Hedge funds are often found at the cutting edge of financial innovation. It is often these first movers that are able generate outsized profits before followers on dilute the profit opportunities.

It may be a stretch to call film financing particularly cutting edge. However one can find hedge funds among those providing capital to Hollywood. It has been reported that the new MGM studio is largely financed with hedge fund and private equity capital. With that investment also comes a higher profile. We have discussed how publicity can negatively affect a hedge fund’s ability to perform. Now every Monday morning some hedge funds will be graded on the weekend’s box office take.

We are by no means the first to note this trend. Going Private has long noted (skeptically) how hedge fund money has infiltrated Hollywood. Only time will tell how this movie ends, but the data points are going to keep coming at an accelerating rate.

DealBook notes the (record) strong performance of the CGI-enhanced film, “300” was due in part to hedge fund-type capital. They are more sanguine about the trend of hedge fund film financing.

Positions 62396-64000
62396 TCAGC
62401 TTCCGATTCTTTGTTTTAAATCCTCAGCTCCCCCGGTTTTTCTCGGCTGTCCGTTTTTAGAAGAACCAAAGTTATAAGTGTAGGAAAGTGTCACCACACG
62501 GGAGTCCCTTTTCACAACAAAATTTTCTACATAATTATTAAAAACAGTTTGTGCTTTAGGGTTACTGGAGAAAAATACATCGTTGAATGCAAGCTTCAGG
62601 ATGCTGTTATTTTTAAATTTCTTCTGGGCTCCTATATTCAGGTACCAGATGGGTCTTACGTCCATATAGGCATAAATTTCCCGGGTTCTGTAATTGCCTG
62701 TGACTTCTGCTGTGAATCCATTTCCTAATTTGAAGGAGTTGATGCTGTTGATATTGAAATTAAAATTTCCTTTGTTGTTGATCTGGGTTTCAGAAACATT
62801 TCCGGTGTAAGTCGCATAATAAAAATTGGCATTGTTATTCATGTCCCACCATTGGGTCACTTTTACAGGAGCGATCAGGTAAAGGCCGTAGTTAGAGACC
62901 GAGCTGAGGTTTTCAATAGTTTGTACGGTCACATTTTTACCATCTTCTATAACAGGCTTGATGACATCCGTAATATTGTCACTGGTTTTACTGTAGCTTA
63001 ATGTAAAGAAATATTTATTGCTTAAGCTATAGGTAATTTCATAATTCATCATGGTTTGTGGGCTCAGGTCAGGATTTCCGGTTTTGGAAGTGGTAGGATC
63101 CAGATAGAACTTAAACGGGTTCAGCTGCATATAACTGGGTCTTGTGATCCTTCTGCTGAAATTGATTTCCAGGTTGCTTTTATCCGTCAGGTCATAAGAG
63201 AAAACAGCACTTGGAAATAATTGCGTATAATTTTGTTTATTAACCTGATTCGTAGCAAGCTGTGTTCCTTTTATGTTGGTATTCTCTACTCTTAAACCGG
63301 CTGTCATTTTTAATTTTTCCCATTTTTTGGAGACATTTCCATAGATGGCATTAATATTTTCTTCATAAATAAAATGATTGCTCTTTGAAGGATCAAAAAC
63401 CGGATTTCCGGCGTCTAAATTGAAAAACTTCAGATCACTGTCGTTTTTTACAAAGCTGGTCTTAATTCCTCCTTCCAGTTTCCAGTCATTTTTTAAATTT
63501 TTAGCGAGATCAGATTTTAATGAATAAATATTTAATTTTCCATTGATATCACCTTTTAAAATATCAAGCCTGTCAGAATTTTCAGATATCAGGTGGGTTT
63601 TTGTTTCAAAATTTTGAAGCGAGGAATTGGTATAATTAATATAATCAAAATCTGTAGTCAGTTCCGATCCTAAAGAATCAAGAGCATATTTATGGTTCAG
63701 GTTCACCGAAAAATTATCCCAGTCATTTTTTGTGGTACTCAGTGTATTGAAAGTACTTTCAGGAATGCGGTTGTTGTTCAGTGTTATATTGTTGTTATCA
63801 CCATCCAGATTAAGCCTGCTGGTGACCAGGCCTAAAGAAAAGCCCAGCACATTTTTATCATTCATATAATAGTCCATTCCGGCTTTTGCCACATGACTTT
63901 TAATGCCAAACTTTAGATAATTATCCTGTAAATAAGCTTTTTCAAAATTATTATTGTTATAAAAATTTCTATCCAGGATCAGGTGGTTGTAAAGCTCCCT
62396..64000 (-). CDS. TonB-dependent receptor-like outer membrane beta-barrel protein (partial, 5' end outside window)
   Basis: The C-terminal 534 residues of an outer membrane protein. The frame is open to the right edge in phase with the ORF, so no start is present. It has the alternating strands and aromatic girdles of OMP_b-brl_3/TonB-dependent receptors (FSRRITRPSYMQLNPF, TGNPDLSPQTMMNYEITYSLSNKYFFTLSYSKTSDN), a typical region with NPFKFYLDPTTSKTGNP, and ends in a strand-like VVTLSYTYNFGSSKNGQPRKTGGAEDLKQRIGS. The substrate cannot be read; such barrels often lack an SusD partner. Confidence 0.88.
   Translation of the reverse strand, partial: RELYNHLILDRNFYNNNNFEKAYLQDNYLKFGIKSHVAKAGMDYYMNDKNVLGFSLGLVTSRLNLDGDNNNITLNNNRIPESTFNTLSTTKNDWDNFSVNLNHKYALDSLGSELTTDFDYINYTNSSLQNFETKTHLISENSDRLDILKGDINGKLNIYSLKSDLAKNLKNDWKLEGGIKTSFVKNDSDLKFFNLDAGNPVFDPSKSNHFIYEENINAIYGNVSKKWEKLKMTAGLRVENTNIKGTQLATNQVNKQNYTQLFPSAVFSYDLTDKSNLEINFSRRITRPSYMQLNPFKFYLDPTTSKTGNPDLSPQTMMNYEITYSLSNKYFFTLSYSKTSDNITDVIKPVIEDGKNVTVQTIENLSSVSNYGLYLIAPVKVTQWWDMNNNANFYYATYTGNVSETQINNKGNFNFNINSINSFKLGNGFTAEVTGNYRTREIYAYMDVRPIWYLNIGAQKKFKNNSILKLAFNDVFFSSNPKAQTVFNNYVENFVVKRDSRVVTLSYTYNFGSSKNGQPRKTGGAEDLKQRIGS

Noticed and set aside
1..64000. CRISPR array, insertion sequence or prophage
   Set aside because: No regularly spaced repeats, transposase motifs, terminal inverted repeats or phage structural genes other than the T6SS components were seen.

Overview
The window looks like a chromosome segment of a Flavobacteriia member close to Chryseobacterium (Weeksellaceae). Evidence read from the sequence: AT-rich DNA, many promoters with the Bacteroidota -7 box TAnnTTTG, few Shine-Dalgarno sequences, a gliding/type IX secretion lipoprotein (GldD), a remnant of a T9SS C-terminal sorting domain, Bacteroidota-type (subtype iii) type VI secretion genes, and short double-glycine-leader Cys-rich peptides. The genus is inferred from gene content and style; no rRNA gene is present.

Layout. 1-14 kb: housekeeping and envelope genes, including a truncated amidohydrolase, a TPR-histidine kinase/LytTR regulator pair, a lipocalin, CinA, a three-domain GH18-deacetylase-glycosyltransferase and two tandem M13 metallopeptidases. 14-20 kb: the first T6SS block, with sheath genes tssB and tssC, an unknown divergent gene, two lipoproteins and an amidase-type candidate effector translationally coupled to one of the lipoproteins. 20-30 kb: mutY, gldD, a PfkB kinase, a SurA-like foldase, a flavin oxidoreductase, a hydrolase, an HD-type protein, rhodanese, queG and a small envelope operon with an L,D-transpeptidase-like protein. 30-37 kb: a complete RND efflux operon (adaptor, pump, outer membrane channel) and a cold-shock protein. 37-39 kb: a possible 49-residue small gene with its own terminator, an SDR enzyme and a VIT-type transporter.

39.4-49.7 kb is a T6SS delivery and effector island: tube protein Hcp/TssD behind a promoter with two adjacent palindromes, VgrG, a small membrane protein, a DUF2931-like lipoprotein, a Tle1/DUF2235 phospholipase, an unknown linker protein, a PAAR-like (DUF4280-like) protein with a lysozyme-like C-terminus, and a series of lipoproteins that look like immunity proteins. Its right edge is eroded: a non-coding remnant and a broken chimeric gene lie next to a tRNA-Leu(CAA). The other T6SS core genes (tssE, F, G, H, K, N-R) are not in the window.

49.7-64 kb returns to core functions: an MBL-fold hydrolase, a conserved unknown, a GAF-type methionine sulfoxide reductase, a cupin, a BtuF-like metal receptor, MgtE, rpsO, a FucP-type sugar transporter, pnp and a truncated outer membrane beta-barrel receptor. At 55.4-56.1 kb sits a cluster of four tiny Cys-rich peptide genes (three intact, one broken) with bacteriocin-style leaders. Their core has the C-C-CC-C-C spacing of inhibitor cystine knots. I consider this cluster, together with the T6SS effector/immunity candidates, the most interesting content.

Initially derided as the naive “new money” in town with a poor track record — Legendary had a hand in a series of flops, including “The Lady in the Water,” “The Ant Bully” and the disaster-movie disaster “Poseidon” — hedge funds may have found increasing success.

Have hedge funds cracked the code on film finance success, where a long line of other capital providers to Hollywood have failed? We shall soon see, but as with most sequels the ending is usually quite predictable.

For those who want to further explore the nexus of Wall Street and Hollywood should check out a recent edition of The Business at KCRW.com. One can download a podcast of the show “Hedge Funds Come to Hollywood.”


Update – Apparently hedge funds are not the only ones who realize that there are opportunities in the film business.  One big bank (J.P. Morgan Chase) is going to create an “entertainment-advisory business” to complement its already existing film financing business.  This according to the Wall Street Journal)